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nichii

I'm being tested for Irlen's Syndrome

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nichii

Have any of you been tested or diagnosed with Irlen's Syndrome? I'm seeing an eye doctor tomorrow and when I get my new lenses, I'm going to see someone who can test me for Irlen's Syndrome. I have eye sensitivities and using colored glasses over my regular glasses has helped reduce my symptoms. They stand out too much however, so I don't wear them in public. I'm going to see if I can get prescription tinted glasses and find out what color can help me the most. Every time I get an updated prescription, I still have vision issues and the eye doctors can't see that there's anything wrong with my eyes. I think tinted glasses can really help me.

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Eliza

How wonderful! I have read about the Irlin lenses, but my insurance does not cover them. They are supposed to be great for aspies in helping reduce sensory issues. (In some circumstances, like reading National Geographic magazine--that bright white paper...ug!-- I where my sunglasses; this helps somewhat.)

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Mimo

I don't know much about Irlen's Syndrome, but I too was having eye sensitivity issues. The eye doctor I saw a couple of years ago recommended lenses with a special coating called Crizal, and transitions with polarization. They sometimes look very slightly brownish. They have made a world of difference for me. I can see so much better. Grocery shopping used to be super frustrating, the lights and all made me feel so visually disoriented but with these glasses they hardly bother me and I can see all the labels and nutrition facts easily. I love these glasses!

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nichii
4 hours ago, Makelets said:

What's Irlen's syndrome @nichii?

Quote

 

It is not an optical problem. It is a problem with the brain’s ability to process visual information. This problem tends to run in families and is not currently identified by standardized educational, psychological, optometric, or medical tests. This problem can manifest itself differently for each individual. Irlen Syndrome is not remediable and is often a lifetime barrier to learning and performance.

SIGNS OF IRLEN SYNDROME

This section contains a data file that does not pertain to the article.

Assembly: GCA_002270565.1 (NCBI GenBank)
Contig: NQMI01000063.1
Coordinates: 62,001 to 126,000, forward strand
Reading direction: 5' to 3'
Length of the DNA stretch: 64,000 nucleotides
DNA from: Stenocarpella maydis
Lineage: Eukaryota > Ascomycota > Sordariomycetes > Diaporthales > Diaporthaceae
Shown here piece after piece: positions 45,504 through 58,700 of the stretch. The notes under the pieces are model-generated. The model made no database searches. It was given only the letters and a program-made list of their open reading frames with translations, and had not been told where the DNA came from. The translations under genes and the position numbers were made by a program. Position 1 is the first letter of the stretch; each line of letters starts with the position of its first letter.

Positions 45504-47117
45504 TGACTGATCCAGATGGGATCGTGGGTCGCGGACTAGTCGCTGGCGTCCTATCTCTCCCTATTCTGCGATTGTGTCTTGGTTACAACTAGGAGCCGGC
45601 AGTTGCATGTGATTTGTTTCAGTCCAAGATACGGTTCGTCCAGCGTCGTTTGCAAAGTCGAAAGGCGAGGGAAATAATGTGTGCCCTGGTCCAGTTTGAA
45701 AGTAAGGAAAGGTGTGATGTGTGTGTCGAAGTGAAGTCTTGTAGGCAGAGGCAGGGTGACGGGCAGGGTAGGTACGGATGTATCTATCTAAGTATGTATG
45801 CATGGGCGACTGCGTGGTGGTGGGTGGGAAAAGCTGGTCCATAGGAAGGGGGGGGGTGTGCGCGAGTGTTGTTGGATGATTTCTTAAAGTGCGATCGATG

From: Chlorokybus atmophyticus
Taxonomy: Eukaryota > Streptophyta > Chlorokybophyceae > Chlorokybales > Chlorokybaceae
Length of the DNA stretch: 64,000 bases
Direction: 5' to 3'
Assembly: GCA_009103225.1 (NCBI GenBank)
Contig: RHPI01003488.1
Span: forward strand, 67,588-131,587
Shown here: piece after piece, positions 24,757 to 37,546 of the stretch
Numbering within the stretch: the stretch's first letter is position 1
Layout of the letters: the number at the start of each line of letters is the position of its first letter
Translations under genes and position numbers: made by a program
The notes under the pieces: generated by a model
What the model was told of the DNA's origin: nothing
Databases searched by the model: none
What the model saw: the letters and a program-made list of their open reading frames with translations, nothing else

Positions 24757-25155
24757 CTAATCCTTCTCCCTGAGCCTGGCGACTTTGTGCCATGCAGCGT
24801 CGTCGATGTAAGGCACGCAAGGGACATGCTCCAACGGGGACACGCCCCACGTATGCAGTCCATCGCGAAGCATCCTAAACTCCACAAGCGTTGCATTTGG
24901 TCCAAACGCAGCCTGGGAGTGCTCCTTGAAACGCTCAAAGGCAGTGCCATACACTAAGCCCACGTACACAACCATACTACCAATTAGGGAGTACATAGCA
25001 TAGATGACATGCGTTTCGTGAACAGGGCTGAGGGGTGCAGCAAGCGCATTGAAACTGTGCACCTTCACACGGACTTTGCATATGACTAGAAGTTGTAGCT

Light Sensitivity
Reading Problems
Headaches and Migraines
Attention and Concentration Problems
Strain and Fatigue
Problems with Depth Perception
Print or Environmental Distortions

Source: http://www.irlensyndrome.org/what-is-irlen-syndrome/

 

 

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nichii
4 hours ago, Eliza said:

How wonderful! I have read about the Irlin lenses, but my insurance does not cover them. They are supposed to be great for aspies in helping reduce sensory issues. (In some circumstances, like reading National Geographic magazine--that bright white paper...ug!-- I where my sunglasses; this helps somewhat.)

Bright white paper really strains my eyes. White backgrounds on websites do too and even snow does that. Sunglasses are helpful.

4 hours ago, Mimo said:

I don't know much about Irlen's Syndrome, but I too was having eye sensitivity issues. The eye doctor I saw a couple of years ago recommended lenses with a special coating called Crizal, and transitions with polarization. They sometimes look very slightly brownish. They have made a world of difference for me. I can see so much better. Grocery shopping used to be super frustrating, the lights and all made me feel so visually disoriented but with these glasses they hardly bother me and I can see all the labels and nutrition facts easily. I love these glasses!

I know what you mean. Going to any store is difficult because of all the lights. It's too much visual stimulation. I'll have to take a look and those lenses.

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Eliza
5 hours ago, Makelets said:

What's Irlen's syndrome @nichii?

I have never heard of that either. I think she meant Irlen lenses. :)

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Eliza
1 hour ago, nichii said:

SIGNS OF IRLEN SYNDROME
Light Sensitivity
Reading Problems
Headaches and Migraines
Attention and Concentration Problems
Strain and Fatigue
Problems with Depth Perception
Print or Environmental Distortions

 

Good grief I never heard of it being a separate disorder, only that aspies tend to have some of these symptoms. :)

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.......

My eyes play funny tricks on me.. especially patterns and dark lines - words etc... 

probably the reason I collect sunglasses. 

Ive never tried Irlen but without doubt certain Oakley Lenses work a treat. 

Violet colours especially :)

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.......
7 hours ago, nichii said:

Bright white paper really strains my eyes. White backgrounds on websites do too and even snow does that. Sunglasses are helpful.

I know what you mean. Going to any store is difficult because of all the lights. It's too much visual stimulation. I'll have to take a look and those lenses.

Possibly blue light is bothering you from digital lighting - screens etc. An Persimmon lens is fantastic for this..